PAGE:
Obama’s GAME (Great American Marxist Experiment) is over, a failure. Marxism goes against the basic human instincts that freedom is a natural, God-given right, that what you make (or earn) is yours to keep, that family, not government, is the basic social unit. Democrats have historically been the party to raise taxes and increase the size of government, but Obama, Reid, and Pelosi have taken these mistaken policies to the extreme. Republicans, Independents, and Tea Party members will now be forever vigilant of the Left and we will vote.
Tom Johnson, Largo, Florida

PS 19 Jan 2011
Obamacare is illegal. The original, very short, Commerce Clause is too loosely interpreted. Obamacare will NOT reduce total US health care costs by bringing an additional 30-50,000,000 people into the health care system, especially without tort reform. Democrats do NOT believe in the US Constitution as the supreme law of the land.
1. Federal health care is not one of the enumerated powers in the US Constitution, therefore, Obamacare is illegal. This only matters if you believe that the USA is a nation of laws and that the US Constitution is the supreme law of the land. It is clear that Democrats do NOT believe in the US Constitution. Obama supposedly taught US Constitutional law for 12 years, so he must understand the US Constitution. Since health care, as he signed it into law, is illegal, the only conclusion left is that Obama, and the Democrats who voted for health care, do not believe in the US Constitution.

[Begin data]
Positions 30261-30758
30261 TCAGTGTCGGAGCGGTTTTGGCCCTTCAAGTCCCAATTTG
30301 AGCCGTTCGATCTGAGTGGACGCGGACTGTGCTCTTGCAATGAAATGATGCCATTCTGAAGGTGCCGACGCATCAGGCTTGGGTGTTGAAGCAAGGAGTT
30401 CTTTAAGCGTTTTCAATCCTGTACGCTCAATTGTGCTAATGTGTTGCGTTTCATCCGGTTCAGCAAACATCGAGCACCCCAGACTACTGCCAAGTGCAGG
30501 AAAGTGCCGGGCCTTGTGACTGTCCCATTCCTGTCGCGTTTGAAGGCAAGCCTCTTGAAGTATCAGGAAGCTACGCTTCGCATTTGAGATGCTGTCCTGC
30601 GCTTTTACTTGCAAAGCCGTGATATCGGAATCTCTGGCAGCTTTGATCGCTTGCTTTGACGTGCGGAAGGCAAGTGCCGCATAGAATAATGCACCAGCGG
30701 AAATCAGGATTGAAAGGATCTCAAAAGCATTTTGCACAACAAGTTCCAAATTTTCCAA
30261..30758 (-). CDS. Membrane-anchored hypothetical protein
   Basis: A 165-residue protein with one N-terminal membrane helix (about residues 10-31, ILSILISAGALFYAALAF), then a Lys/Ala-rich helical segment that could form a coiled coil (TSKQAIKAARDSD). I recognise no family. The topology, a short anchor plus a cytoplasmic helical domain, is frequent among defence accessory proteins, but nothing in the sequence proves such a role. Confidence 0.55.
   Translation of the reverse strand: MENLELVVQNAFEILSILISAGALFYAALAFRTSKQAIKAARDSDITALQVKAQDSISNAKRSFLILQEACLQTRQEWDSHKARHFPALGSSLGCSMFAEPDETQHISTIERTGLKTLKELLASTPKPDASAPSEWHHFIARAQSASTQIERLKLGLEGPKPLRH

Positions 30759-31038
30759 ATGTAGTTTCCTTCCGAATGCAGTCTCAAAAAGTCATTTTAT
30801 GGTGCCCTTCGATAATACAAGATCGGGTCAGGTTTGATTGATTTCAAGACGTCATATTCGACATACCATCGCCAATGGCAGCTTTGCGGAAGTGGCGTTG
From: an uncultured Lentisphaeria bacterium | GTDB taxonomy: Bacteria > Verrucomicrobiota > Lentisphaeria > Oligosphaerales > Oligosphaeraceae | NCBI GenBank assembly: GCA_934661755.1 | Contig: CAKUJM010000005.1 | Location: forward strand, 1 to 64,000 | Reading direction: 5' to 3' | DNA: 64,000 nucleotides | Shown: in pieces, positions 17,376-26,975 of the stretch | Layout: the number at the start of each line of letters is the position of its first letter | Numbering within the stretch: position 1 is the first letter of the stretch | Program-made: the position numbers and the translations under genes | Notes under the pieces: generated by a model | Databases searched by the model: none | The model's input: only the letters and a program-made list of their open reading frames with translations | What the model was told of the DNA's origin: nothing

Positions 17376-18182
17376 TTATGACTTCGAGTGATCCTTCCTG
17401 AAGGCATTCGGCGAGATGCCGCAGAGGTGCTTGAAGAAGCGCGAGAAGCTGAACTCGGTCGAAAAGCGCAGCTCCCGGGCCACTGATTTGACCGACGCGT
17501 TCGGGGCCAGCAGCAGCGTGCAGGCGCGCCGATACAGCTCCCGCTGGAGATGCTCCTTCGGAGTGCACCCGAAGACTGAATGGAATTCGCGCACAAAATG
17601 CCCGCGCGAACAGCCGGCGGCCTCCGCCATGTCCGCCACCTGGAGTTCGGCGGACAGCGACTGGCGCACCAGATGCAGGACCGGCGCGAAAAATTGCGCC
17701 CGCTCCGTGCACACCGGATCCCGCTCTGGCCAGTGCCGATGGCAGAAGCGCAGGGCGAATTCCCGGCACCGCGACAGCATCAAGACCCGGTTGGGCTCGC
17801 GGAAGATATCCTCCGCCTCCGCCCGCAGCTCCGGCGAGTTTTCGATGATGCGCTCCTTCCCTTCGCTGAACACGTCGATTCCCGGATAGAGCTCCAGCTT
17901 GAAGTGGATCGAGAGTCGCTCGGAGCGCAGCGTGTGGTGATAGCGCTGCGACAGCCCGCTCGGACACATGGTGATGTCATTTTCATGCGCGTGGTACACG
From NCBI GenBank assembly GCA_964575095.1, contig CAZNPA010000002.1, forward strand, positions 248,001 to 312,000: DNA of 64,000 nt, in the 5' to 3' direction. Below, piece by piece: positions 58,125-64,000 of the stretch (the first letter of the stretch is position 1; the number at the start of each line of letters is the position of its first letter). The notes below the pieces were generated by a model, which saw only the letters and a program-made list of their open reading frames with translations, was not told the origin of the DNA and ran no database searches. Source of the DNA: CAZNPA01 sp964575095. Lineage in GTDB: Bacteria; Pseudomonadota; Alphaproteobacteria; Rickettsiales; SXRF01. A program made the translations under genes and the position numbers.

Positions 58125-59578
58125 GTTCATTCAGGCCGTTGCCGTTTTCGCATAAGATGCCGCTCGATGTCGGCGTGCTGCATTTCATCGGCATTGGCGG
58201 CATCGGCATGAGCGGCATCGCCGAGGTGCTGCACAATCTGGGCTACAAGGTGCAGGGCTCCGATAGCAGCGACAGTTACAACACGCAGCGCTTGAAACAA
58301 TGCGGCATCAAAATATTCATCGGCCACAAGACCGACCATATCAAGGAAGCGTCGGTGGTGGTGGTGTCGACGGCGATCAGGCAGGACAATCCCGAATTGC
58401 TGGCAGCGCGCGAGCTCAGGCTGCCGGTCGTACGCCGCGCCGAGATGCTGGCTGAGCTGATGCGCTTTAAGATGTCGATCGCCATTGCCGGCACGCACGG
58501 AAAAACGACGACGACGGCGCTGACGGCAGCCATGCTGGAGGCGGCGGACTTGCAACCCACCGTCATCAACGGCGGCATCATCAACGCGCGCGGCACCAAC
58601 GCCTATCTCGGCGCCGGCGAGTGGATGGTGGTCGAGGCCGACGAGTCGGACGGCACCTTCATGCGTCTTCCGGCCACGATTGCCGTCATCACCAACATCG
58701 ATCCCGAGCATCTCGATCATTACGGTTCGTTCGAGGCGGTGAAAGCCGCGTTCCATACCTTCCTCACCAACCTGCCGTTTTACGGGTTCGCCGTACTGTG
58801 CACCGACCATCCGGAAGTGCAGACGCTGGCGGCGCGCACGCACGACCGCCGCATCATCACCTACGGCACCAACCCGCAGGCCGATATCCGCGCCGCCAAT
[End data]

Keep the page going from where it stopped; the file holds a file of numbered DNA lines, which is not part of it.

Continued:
2. The commerce clause was never intended to have such broad scope. These powers have been made up by the Democrats out of thin air.

PS 29 Jan 2011
Obama’s soaring rhetoric has resulted in soaring deficits, soaring gov’t spending, and soaring unemployment.

PS 11 Feb 2011
Recommended Reading by Obama:
Amateur Hour at the White House by Hussein Obama.
On the Job Training in Foreign Policy by Hillary.
Marxism for the Masses by Obama, Reid, Pelosi.
Unsecured Borders by Napolitano.
Muslim Brotherhood: Secular and Peaceful by DNI Clapper.
1984 by Tom Johnson, Largo, FL

Posted by: drtom312 | February 11, 2011 9:51 AM | Report abuse

"...what we want to see is a much fairer distribution of the benefits of this economy."

Define "fair." And be specific as to how this "fairness" is to be achieved.